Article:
NEW YORK (Reuters Health) - Several studies have shown that smokers have a lower risk of developing Parkinson’s disease. A new study shows that it’s how many years of smoking a person has under their belt — rather than how much they smoke every day — that matters.
“Smoking is bad for you and no one should advocate smoking just for prevention of Parkinson’s,” Dr. Honglei Chen of the National Institute of Environmental Health Sciences in Research Triangle Park, North Carolina, one of the study’s authors, emphasized in comments to Reuters Health. But the findings could help researchers who are trying to figure out the underlying cause of the disease, Chen added. “Ultimately it’s going to take a multidisciplinary approach to understand this question.”
Chen’s team looked at 305,468 men and women aged 50 and older enrolled in the National Institutes of Health-American Association of Retired Persons Diet and Health Study. Over 10 years of follow-up, 1,662 developed Parkinson’s disease, or about one-half of one percent.
The researchers found that the more years that a person had smoked, the lower their risk of Parkinson’s disease. For example, past smokers who had smoked at least a pack a day for less than 10 years were 4 percent less likely to develop Parkinson’s disease than non-smokers; the risk was 22 percent lower in those who’d smoked for 10 to 19 years; 36 percent lower with 20 to 29 years of smoking; and 41 percent lower with 30 years or more.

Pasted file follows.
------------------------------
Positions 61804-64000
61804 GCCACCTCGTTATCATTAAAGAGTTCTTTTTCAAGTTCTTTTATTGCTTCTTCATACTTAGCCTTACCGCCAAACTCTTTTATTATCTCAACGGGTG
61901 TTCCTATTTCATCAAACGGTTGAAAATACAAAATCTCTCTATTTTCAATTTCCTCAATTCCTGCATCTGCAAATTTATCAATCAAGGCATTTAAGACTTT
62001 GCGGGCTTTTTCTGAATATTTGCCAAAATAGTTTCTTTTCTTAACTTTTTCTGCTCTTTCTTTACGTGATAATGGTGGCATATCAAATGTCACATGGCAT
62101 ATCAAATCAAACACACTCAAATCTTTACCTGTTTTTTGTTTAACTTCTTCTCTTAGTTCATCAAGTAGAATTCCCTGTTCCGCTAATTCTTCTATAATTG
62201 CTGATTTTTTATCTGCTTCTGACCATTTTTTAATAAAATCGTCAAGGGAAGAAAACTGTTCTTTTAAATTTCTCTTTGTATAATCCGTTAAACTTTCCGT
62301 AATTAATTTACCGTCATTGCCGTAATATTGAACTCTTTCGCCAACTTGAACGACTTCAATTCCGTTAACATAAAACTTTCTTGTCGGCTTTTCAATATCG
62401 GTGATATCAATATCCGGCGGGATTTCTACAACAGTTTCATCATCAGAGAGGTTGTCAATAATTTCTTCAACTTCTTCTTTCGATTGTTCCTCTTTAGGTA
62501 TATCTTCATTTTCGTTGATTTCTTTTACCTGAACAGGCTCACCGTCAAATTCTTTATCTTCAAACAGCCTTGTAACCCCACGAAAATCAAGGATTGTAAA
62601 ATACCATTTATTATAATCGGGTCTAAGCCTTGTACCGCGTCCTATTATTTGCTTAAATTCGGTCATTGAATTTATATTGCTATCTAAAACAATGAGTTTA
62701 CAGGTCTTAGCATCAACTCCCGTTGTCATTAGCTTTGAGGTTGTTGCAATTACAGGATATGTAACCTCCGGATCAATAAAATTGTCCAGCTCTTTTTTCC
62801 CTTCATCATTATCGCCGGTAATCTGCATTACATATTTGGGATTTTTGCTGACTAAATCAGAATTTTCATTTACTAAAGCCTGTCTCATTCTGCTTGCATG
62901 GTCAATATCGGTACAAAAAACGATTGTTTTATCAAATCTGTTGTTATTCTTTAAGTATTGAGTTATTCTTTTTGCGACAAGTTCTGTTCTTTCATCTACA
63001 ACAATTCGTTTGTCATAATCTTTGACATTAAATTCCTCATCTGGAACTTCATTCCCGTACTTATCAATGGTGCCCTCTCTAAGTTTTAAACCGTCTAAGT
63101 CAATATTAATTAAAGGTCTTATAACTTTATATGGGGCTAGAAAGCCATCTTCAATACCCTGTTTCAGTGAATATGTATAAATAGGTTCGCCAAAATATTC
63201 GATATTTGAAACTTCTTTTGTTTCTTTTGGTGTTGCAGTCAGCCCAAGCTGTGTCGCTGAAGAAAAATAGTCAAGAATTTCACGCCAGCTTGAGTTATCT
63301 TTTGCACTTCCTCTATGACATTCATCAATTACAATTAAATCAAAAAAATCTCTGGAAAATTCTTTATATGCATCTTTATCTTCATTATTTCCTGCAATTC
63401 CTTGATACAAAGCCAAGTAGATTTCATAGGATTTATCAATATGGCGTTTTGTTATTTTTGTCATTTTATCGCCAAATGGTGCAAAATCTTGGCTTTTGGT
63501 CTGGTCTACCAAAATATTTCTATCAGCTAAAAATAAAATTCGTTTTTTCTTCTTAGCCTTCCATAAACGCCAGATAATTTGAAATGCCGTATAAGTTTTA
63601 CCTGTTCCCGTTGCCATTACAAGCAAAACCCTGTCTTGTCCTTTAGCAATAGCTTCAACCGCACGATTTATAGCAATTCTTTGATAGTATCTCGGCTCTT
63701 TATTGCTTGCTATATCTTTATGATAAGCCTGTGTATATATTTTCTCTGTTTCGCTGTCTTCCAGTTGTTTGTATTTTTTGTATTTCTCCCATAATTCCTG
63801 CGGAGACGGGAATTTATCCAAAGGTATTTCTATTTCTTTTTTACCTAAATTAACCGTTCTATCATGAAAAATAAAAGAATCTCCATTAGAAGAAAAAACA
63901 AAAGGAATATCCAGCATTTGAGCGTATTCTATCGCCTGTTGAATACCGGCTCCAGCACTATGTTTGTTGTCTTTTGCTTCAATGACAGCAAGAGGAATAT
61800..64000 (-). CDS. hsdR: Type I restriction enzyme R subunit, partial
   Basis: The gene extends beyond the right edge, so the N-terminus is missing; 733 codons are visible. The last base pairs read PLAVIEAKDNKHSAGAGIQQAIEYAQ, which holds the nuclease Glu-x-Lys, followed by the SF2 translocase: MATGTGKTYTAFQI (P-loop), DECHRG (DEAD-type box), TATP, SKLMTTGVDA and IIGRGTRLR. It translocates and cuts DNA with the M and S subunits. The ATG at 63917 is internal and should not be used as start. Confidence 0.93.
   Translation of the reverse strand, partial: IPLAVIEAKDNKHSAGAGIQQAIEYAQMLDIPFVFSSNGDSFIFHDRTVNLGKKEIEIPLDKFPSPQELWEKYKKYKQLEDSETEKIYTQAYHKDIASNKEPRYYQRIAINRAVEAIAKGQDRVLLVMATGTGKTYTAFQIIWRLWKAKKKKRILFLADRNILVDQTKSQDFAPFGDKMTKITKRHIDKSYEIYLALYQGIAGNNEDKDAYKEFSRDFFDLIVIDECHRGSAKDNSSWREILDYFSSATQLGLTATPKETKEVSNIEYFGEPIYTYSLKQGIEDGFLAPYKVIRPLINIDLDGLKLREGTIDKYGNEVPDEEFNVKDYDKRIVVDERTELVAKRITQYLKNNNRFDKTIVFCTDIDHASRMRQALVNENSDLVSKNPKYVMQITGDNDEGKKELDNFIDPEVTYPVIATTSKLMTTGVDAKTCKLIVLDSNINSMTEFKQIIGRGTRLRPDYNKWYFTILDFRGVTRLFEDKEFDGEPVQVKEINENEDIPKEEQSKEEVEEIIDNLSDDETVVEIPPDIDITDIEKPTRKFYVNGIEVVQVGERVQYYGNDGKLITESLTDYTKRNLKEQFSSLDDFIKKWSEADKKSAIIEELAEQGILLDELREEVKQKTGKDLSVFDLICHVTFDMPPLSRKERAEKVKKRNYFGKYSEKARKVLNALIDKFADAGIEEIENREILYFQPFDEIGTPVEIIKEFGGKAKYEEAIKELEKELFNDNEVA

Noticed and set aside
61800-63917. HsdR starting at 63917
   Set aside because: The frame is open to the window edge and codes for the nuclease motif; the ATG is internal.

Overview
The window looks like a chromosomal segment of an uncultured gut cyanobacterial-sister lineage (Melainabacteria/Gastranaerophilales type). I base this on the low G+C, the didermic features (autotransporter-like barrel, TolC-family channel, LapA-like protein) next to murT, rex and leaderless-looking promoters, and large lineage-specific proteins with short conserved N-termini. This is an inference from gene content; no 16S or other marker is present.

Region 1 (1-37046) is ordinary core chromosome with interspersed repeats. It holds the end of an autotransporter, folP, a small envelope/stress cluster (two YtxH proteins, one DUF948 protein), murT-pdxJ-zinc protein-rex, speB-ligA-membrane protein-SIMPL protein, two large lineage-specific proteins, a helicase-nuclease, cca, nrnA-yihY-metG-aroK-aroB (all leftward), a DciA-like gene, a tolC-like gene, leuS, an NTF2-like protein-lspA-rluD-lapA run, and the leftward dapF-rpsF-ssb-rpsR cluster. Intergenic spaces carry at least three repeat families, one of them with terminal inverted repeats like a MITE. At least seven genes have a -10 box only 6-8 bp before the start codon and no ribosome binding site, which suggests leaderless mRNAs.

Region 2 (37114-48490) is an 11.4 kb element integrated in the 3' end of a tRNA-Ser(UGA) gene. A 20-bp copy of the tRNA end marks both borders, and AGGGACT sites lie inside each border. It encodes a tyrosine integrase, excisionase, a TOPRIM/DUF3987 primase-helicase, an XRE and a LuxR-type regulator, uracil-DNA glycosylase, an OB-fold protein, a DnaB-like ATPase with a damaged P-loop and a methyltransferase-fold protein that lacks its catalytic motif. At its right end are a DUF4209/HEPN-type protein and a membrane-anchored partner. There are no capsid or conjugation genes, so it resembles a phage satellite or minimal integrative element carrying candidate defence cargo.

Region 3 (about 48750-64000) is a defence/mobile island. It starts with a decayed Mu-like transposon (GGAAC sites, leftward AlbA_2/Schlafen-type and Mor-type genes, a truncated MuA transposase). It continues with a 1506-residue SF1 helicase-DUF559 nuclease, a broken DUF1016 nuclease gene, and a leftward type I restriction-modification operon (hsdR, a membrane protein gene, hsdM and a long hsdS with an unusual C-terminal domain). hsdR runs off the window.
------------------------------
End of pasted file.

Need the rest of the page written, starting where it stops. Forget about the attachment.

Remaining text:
The risk of developing Parkinson’s disease did not change based on how many cigarettes a person smoked each day.
When the researchers looked back at study participants’ early smoking behavior, they found that the people who developed Parkinson’s disease were actually less likely to be smokers at a given age than those who didn’t develop Parkinson’s, and were able to quit sooner; this raises the possibility that Parkinson’s patients were somehow less vulnerable to the addictive effects of smoking, the researchers say.
Chen and his colleagues argue that nicotine or other chemicals from tobacco are unlikely to offer a useful way to treat Parkinson’s disease. Studies, they note, have shown that smoking does not slow the progression of disease once Parkinson’s develops nor does it reduce the risk of death from the disease.
“Although smoking is associated with a lower risk of Parkinson’s, it’s not associated with survival of patients after they’ve got the disease,” Chen told Reuters Health.
But in an editorial accompanying the study, Drs. Beate Ritz and Shannon L. Rhodes of the UCLA School of Public Health argue that nicotine or other potentially nerve-protecting substances “might be appropriate for study” as treatments.
“Additionally,” they ask, “of the 4,000+ cigarette-smoke-derived chemicals, are there other choices that would minimize toxicity and maximize benefit?”
SOURCE: Neurology, March 16, 2010.